Anastasiya Bavykina

photo Bavykina

Van der Maasweg 9, 2629 HZ Delft 
Tel: *31 (0) 15 27 82108

Eco-friendly biorefinery fine chemicals from CO2 photo- catalytic reduction

The amount of  CO2 in the atmosphere is increasing. The conversion of this molecule may have a positive impact on the greenhouse gases (GHG) emission. The potential of making CO2 reused provides a scientific challenge, because CO2 is an extremely stable molecule. The current reuse of  CO2 is about 120 Mt/y, mostly in urea production (for year 2010), [1] what is actually a minor impact on the GHG emission. Several new ways for the chemical activation of CO2 have been already established, incorporation of CO2 in polymers and synthesis of acrylic acid are among them [2]. These approaches are interesting but still risky due to the low productivities and yields. 

The Eco2CO2 has a concept of  transforming CO2 to methanol via photoelectrocatalytic (PEC) reactor and its subsequent use for the upgrading the by-products of lignocellulosic  biorefinery. So this approach has double positive effect – contribution for the reduction of GHG emission and the utilizing of the by-products of the used reaction. Making this approach real, the project has the goal to prove the fact that some fine chemicals can be produced from lignocellulosic biomass using solar energy in a more economically effective and competitive way compared to synthesis of them from the oil.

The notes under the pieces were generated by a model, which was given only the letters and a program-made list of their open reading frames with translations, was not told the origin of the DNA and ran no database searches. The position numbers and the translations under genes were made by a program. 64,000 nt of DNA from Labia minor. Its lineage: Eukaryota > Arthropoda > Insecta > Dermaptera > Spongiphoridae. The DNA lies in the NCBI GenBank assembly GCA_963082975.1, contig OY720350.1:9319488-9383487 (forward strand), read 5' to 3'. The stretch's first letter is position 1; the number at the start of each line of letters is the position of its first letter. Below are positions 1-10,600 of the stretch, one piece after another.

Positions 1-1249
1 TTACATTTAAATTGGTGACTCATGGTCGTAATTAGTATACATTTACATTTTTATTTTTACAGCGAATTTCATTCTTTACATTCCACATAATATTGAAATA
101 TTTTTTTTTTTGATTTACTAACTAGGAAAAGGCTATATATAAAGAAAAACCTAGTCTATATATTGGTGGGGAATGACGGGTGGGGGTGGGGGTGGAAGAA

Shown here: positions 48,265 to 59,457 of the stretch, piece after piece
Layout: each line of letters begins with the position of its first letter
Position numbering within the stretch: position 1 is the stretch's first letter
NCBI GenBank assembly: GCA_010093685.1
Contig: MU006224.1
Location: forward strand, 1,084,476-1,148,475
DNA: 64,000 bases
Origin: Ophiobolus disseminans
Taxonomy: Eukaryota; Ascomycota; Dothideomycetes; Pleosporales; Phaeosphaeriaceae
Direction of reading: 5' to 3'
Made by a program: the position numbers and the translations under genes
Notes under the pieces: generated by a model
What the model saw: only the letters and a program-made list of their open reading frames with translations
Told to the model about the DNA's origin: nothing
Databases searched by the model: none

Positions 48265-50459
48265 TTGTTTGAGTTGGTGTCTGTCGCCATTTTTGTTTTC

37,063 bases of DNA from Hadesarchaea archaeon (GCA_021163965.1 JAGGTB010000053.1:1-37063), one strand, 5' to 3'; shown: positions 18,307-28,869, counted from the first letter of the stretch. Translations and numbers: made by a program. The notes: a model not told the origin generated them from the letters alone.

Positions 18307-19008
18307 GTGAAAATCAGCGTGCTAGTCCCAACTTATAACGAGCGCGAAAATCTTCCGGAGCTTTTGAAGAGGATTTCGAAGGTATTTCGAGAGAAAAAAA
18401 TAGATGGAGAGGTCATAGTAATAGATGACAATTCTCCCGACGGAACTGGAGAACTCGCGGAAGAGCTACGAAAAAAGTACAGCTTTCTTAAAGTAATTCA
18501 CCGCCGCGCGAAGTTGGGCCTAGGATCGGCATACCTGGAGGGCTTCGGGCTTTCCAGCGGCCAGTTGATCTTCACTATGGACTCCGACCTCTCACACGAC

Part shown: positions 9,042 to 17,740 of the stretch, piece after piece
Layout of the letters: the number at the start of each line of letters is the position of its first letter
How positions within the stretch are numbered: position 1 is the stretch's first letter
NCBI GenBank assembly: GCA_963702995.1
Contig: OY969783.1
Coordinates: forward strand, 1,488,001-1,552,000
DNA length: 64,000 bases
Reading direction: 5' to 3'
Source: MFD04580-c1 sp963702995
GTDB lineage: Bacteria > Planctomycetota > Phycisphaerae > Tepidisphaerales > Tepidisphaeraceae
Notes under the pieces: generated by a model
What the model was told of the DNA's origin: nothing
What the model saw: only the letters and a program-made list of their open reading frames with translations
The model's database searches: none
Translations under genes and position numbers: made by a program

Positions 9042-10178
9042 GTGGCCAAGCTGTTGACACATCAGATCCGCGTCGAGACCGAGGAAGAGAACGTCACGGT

This particular project deals with the development of Metal Organic Framework (MOF) and Covalent Organic Frameworks (COF) based catalytic system for CO2 reduction. 

The main steps to achieve these objectives are:

  • Synthesis of ultra-stable and conductive MOFs to act as hosts for metal nanoparticles and polioxometalate (POM)-metal nanoparticle composites. Two approaches can be exploited. Encapsulation of the Cu nanoparticles in the MOF scaffold during the synthesis is the first one. And the second one is using polyoxometalates (POM) immobilized in the MOF cavities as nanoparticles support.[3]
  • Concentration of the CO2 within the MOF framework and its activation via the required multi-proton and multi-electron transport. The gas storage and adsorptive separation are among well-known application of MOFs [4]. Moreover, they have excellent and very selective CO2 adsorption/absorption characteristics. 
  • Conversion of the activated CO2 to methanol.


[1] MacDowell, N., Florin, N., Buchard, A., Hallett, J., Galindo, A., et al. Energy Environ. Sci., 2010, 3, 1645.

[2] Aresta M., C. Pastore, P. Giannoccaro, G. Kovacs, A. Dibenedetto, and I. Papai, Chem.–Eur. J., 2007, 13, 9028–9034.

[3] Juan-Alcañiz J., Ramos-Fernandez E. V., Lafont V., Gascon J., Kapteijin F., J. Catal., 2010, 269, 229-241

[4] Liu J., Thallapally P.K., McGrail B.P., Brown D.R. and Liu J., Chem. Soc. Rev., 2012, 41, 2308–2322